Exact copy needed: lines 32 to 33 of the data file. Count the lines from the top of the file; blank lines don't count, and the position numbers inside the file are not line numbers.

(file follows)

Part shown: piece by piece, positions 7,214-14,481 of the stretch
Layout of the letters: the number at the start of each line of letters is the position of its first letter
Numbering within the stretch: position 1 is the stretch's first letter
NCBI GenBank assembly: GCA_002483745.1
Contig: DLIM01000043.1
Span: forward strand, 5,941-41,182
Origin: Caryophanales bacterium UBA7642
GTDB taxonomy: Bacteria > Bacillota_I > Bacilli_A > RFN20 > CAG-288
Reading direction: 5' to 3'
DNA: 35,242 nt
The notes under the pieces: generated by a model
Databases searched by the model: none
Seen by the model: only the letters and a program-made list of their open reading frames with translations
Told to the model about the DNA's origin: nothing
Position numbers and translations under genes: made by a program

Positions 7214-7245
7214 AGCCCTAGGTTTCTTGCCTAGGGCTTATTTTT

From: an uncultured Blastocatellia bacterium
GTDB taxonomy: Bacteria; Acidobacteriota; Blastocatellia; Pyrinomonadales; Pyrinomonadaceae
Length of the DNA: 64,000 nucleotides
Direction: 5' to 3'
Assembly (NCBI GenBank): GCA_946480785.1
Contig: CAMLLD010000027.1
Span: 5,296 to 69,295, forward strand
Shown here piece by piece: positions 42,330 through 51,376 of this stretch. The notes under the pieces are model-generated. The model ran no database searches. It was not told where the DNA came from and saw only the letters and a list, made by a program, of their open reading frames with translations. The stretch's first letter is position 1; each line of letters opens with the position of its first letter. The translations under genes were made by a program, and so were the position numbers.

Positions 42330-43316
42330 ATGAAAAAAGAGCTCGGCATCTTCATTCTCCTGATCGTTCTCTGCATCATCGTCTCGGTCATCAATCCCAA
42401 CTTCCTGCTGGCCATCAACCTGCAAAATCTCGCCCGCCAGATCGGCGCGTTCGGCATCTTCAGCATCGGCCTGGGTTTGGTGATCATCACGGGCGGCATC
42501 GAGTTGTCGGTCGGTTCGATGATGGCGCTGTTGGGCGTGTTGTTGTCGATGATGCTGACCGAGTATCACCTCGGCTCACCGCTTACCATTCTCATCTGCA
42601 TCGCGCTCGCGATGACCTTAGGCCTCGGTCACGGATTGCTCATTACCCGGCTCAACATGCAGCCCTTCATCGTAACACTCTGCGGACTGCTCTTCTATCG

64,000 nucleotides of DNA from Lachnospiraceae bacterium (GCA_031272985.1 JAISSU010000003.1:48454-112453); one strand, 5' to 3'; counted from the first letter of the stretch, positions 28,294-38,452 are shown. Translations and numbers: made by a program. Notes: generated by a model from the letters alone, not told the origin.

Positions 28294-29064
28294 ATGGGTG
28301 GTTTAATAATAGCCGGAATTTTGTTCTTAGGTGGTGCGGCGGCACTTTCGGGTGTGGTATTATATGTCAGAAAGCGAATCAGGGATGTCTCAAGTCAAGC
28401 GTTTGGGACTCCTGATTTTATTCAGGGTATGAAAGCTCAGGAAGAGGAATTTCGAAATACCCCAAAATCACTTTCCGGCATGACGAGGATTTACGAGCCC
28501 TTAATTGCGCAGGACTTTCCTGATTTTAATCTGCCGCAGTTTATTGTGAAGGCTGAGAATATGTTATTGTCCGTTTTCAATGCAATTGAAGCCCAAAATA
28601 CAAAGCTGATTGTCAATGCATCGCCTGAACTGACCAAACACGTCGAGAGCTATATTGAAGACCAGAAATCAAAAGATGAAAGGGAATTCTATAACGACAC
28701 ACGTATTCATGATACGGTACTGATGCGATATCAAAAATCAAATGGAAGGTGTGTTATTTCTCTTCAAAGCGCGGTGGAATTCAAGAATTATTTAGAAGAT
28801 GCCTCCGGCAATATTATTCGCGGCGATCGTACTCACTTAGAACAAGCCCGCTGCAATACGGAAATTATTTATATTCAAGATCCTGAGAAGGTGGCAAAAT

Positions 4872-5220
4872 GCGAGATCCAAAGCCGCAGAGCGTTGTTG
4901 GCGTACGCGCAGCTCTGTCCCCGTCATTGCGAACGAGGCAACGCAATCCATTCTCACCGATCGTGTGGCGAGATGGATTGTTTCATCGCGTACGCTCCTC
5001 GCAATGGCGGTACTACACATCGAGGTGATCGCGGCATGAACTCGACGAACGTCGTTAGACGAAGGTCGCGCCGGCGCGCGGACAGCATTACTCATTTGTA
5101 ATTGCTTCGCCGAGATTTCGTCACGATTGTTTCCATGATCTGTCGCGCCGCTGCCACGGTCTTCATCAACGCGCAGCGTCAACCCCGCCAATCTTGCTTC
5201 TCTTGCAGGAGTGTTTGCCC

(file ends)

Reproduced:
Positions 28294-29064
28294 ATGGGTG